The aging of the world’s population pits young against old, child against parent and worker against boss, according to best-selling author Ted Fishman, who believes that fee-only planners are ideally suited to prepare their clients for the cold realities of these global trends.
The Shock of Gray and China, Inc. author, keynote speaker on opening day Tuesday of the 2012 National Association of Personal Financial Advisors (NAPFA) annual conference in Chicago, told the fee-only group that he is a big advocate of the fee-only model.
“In an aging world, what are the things that need to be said?” Fishman asked the audience of about 500 at the 2012 NAPFA national conference. “We’re hard-wired not to talk about end-of-life issues, and the fee-only model is exactly what a demographically aging world needs. It needs integrity and candor.”
An Aging World at Peril
A former floor trader and member of the Chicago Mercantile Exchange who ran his own trading firm until 1992, Fishman pointed to a number of global trends that will have an impact on the lives of financial planners’ aging clients. He urged planners to help clients deal with the realities of demographic trends that show families all over the world are having fewer children who might help them as they grow older.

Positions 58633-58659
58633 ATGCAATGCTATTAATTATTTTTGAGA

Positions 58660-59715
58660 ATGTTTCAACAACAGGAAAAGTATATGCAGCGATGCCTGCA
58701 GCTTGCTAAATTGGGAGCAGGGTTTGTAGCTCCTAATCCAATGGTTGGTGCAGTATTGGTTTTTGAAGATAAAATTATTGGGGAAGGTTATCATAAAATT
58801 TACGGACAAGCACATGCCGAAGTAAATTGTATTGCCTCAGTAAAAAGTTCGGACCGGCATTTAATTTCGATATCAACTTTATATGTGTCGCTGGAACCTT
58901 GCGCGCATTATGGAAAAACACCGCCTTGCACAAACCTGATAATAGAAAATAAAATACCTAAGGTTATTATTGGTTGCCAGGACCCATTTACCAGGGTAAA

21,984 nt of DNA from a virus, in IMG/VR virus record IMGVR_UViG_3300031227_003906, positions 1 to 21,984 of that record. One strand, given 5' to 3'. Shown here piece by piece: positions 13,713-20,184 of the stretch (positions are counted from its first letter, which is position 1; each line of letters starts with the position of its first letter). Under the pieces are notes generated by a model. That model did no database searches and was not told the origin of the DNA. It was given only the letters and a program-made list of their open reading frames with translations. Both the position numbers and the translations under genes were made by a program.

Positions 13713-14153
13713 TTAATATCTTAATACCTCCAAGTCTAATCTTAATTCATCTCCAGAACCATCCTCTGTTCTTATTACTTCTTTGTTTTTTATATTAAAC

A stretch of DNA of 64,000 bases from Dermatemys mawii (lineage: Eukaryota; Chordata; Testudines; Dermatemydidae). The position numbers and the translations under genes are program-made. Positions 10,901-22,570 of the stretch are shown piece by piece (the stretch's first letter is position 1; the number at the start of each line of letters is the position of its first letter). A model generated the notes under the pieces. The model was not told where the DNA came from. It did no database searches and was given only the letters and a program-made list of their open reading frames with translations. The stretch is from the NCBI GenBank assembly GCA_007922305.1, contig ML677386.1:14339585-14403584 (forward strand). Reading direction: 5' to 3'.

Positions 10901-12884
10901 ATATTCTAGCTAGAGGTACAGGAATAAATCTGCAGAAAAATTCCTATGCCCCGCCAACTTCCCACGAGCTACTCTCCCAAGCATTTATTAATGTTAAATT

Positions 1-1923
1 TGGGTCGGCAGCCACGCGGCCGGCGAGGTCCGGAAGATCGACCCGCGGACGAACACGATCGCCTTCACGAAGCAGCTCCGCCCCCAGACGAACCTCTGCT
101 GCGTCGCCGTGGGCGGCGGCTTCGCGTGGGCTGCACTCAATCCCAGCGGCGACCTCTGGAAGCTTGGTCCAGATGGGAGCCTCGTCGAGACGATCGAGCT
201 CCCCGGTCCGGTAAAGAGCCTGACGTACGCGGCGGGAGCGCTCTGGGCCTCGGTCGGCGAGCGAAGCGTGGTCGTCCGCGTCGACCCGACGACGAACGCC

He listed the perils of an aging world as follows:
— The median age is expected to rise globally, to 39 by 2050 from 29 in 2010.
— Fertility is falling everywhere, particularly in the United States, China, Mexico, France, Spain, Brazil, Nigeria and South Korea. The fertility rate in the U.S. has held flat at 2%, while Mexico’s is dropping by two-thirds and is expected to fall below 2% by 2025 from 7.5% in 1970.
— “The arbitraging away of age-related expenses is propelling globalization,” Fishman said. In other words, jobs lost by American workers in late middle age are going to a young workforce in China.
“The financial planning question is how you prepare your clients for these circumstances,” Fishman said. “The advent of the small family is one of the most dominant trends in the United States. We can’t just rely on traditional supports. We have to rely on each other.”
NAPFA chairwoman Susan John said in an interview after Fishman spoke that she already saw the effects of those demographic trends with her own clients, mentioning a man who recently died at age 107. His 86-year-old son, who had his own aging issues to contend with, was the only family member available to care for him.